It is only logical that the pauperization of our soul and the soul of society coincide with the pauperization of the environment. One is the cause and the reflection of the other.
~ Paolo Soleri
Four years ago the gorgeous 40-year-old apricot tree in my back yard began to show signs of illness. The diagnosis within a year: termites throughout. My wonderful landlord said the tree would have to be taken out. I was truly grief-stricken; and when that dreadful day came I wept profusely.
Had I been in traditional therapy, it’s quite likely the therapist would’ve seen my grief as “really” about some other “actual” loss in my past and would’ve tried to get me to make that link. I’ve experienced many losses in my life—family, friends, animal companions—and this one wasn’t a “lesser” or “symbolic” version of any of those; it was a profound loss unto itself. Fortunately, I have a therapist who understood that my grief was about the loss of that tree. It had provided not only consistent bumper crops of luscious apricots, but was also a true work of natural art that provided abundant shade in hot valley summers as a bonus. I had a relationship with it.
Ecopsychology tells us we have an emotional bond with the earth, that there’s a resonance, a reciprocity between humans and everything around us on the planet and that, when we sever that connection, we compromise our mental, emotional, and spiritual well-being. In other words, the degradation of the environment is having an effect on our souls as well as our nervous systems. So there is a slowly-growing number of therapists, myself included, that, in addition to the other work we do, now see ecotherapy as a substantial component of our work. Even though any significant loss can call you to reflect on a previous one, your sadness, depression, or grief about the state of the world is not automatically a symbol of, or substitute for, some prior loss. As a therapist I take that to heart. Our bodies, minds, spirits are unable to ignore the loss of species and the exorbitant stress being put on the life around us in all parts of our ecosystem—the land we depend on to sustain us, the air we breathe, the water without which we can’t survive. As someone has said, we need to redefine “sanity” as if the whole world mattered. Because it does.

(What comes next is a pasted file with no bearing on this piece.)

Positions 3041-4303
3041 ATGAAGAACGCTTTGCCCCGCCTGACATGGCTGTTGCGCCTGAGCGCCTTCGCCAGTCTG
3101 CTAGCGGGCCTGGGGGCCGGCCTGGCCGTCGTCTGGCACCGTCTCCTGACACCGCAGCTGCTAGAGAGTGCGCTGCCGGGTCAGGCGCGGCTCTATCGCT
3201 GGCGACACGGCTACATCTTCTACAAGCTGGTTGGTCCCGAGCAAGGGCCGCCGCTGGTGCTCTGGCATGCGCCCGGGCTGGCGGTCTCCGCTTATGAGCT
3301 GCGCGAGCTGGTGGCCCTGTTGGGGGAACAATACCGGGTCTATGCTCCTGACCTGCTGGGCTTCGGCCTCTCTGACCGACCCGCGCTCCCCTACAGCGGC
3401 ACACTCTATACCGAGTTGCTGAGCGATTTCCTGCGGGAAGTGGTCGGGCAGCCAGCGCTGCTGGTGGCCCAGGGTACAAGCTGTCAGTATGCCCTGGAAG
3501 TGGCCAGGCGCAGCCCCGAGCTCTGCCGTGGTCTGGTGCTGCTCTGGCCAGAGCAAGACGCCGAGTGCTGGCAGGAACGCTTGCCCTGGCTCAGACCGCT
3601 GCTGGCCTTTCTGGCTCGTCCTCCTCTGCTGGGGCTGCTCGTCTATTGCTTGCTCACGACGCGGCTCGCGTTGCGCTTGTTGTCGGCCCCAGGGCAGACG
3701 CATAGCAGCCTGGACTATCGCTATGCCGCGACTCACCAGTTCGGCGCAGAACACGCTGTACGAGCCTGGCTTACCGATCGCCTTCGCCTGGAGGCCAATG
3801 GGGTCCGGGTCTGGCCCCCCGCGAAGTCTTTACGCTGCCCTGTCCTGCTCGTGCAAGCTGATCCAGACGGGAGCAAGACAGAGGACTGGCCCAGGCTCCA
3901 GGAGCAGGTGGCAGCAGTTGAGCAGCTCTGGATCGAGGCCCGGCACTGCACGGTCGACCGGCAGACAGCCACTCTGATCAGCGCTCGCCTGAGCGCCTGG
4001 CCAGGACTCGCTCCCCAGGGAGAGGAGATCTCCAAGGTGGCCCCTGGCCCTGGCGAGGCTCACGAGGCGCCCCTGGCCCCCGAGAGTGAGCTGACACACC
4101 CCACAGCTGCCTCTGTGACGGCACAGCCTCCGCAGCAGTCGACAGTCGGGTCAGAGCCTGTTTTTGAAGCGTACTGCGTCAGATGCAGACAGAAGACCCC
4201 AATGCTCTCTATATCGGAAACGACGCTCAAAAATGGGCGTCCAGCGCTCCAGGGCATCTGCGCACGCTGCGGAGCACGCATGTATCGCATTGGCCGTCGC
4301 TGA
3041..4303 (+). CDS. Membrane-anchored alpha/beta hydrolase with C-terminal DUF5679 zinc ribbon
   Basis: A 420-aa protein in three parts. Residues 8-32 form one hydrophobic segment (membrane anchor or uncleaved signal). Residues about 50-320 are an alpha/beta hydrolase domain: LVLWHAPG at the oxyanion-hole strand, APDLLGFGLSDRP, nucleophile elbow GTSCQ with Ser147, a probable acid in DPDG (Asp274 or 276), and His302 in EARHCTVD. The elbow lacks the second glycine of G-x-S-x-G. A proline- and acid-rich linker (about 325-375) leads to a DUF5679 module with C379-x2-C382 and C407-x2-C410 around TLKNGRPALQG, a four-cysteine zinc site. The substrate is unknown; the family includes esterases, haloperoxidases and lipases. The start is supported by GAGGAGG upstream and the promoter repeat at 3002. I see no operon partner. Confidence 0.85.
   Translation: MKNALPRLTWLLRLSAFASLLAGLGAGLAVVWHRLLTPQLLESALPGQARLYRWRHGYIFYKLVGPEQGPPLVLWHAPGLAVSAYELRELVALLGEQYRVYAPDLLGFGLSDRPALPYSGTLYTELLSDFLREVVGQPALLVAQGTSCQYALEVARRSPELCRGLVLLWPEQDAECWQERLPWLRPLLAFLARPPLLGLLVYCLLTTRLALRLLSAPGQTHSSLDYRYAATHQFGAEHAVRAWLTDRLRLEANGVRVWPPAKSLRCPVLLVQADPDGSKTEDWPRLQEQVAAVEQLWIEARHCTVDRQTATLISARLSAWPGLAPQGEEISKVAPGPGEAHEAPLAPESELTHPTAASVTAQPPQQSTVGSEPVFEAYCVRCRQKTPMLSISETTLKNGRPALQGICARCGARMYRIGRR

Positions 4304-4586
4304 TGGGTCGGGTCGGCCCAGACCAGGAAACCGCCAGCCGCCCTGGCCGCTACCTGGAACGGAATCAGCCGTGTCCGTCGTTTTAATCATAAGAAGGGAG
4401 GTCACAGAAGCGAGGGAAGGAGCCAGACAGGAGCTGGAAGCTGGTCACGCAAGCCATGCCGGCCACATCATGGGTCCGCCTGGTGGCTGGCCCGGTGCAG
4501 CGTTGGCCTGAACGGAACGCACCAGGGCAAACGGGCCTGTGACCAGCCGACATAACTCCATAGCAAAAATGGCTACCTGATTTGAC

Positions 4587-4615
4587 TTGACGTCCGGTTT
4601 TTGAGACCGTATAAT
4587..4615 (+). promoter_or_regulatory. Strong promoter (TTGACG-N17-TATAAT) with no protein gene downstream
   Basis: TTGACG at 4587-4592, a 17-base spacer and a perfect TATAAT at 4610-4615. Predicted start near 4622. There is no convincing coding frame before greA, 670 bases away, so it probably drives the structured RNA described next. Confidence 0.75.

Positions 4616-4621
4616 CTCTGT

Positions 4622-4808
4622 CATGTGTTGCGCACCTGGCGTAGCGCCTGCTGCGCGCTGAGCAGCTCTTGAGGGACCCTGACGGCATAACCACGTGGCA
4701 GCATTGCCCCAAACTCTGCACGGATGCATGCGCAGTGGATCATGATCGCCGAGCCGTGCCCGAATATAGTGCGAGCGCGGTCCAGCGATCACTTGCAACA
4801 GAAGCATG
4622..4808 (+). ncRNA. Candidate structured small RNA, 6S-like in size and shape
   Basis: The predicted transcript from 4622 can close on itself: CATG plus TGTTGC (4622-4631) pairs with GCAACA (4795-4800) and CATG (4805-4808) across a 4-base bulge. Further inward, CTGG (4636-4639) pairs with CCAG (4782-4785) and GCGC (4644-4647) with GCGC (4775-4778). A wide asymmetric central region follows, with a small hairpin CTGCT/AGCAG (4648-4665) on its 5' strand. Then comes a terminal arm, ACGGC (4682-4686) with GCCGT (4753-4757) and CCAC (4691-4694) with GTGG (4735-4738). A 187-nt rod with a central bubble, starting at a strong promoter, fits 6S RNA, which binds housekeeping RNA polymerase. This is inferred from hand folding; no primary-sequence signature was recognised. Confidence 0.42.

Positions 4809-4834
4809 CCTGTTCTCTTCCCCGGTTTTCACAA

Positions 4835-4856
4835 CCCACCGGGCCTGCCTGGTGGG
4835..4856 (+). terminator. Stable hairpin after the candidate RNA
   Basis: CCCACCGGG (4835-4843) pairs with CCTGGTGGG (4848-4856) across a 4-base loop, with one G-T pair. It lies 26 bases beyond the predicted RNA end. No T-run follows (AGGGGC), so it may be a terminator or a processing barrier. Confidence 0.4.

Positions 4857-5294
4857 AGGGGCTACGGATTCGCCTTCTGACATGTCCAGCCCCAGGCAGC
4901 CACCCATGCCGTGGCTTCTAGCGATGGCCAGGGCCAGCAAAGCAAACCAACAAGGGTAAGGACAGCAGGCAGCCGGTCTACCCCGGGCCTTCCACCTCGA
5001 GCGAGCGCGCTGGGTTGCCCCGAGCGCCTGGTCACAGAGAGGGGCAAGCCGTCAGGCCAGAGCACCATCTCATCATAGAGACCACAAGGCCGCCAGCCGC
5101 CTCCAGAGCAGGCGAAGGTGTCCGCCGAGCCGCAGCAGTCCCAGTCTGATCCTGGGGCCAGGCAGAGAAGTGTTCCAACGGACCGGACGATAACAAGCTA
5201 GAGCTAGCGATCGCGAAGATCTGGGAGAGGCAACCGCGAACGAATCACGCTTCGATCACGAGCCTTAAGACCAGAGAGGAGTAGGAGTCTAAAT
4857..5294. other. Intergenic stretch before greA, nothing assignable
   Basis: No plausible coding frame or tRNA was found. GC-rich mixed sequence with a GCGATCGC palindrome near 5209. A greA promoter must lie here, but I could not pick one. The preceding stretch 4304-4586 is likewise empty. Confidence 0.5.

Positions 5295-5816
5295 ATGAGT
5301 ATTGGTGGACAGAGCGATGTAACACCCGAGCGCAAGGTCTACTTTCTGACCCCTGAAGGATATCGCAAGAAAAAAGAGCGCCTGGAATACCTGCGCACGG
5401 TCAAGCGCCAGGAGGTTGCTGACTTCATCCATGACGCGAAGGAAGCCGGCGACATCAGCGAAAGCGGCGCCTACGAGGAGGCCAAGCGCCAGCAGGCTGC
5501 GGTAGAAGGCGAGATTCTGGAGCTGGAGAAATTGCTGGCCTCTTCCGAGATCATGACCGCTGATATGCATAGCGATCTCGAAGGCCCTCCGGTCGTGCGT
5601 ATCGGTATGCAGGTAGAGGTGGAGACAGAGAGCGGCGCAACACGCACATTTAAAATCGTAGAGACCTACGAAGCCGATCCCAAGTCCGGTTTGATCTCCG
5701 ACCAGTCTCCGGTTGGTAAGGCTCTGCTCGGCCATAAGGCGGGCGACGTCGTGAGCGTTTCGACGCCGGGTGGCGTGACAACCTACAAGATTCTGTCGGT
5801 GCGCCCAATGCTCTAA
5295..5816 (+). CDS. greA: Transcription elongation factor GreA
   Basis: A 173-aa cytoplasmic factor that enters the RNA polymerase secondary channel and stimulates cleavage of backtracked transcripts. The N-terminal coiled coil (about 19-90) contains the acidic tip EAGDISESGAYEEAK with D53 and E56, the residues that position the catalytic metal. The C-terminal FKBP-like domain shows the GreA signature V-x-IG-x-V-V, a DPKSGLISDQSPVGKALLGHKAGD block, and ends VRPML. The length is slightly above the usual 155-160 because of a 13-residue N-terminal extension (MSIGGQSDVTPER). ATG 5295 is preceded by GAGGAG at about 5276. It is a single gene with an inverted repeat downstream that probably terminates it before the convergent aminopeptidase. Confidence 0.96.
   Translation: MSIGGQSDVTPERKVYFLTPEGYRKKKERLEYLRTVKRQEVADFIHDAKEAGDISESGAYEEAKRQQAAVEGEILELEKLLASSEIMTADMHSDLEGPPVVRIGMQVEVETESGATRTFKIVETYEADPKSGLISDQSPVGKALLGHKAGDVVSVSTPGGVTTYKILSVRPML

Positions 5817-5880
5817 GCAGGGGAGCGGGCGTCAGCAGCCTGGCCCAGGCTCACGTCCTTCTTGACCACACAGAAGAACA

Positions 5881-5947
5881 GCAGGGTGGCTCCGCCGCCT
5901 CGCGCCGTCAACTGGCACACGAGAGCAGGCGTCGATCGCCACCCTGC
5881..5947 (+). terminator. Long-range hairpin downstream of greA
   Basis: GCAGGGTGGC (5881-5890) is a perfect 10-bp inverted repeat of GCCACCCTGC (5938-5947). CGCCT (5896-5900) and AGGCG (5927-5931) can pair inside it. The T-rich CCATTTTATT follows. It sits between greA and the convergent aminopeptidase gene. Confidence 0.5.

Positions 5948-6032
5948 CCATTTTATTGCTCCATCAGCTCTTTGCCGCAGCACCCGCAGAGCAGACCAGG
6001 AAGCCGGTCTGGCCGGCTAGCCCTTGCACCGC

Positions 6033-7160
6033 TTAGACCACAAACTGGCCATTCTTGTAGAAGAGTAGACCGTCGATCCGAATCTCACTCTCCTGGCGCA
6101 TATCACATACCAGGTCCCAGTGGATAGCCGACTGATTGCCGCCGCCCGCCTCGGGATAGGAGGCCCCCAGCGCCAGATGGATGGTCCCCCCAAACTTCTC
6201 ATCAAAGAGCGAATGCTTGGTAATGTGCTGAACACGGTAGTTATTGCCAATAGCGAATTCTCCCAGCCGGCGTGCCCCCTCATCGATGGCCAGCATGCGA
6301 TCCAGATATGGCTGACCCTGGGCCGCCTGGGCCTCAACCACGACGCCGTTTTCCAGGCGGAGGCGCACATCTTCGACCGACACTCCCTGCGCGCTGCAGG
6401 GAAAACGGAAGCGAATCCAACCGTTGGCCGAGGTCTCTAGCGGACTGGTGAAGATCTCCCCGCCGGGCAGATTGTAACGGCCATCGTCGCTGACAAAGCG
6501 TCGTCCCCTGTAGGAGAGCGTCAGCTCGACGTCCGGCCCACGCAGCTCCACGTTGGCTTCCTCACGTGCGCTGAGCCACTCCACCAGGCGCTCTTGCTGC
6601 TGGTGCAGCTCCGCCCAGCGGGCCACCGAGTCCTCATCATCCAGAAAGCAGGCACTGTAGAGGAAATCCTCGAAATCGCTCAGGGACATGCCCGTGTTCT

In his foreword to Theodore Roszak’s Ecopsychology: Restoring the Earth, Healing the Mind, James Hillman wrote: “The ‘bad place’ I am ‘in’ may refer not only to a depressed mood or anxious state of mind; it may refer to a sealed-up office tower where I work, a set-apart suburban subdivision where I sleep, or the jammed freeway on which I commute between the two.”
I recall a spelling lesson in first grade where we were told to use the word “love” in a sentence. I was five years old, and I wrote “I love carrots” (because I did). When I read my sentence out loud, the nun told me and the class that this was incorrect because people can’t love “a thing” that can’t love us back. Right there we have the rudiments of our ecological catastrophe—being taught that the feeling of connection beyond certain borders or boundaries or species or categories is impossible, “incorrect.”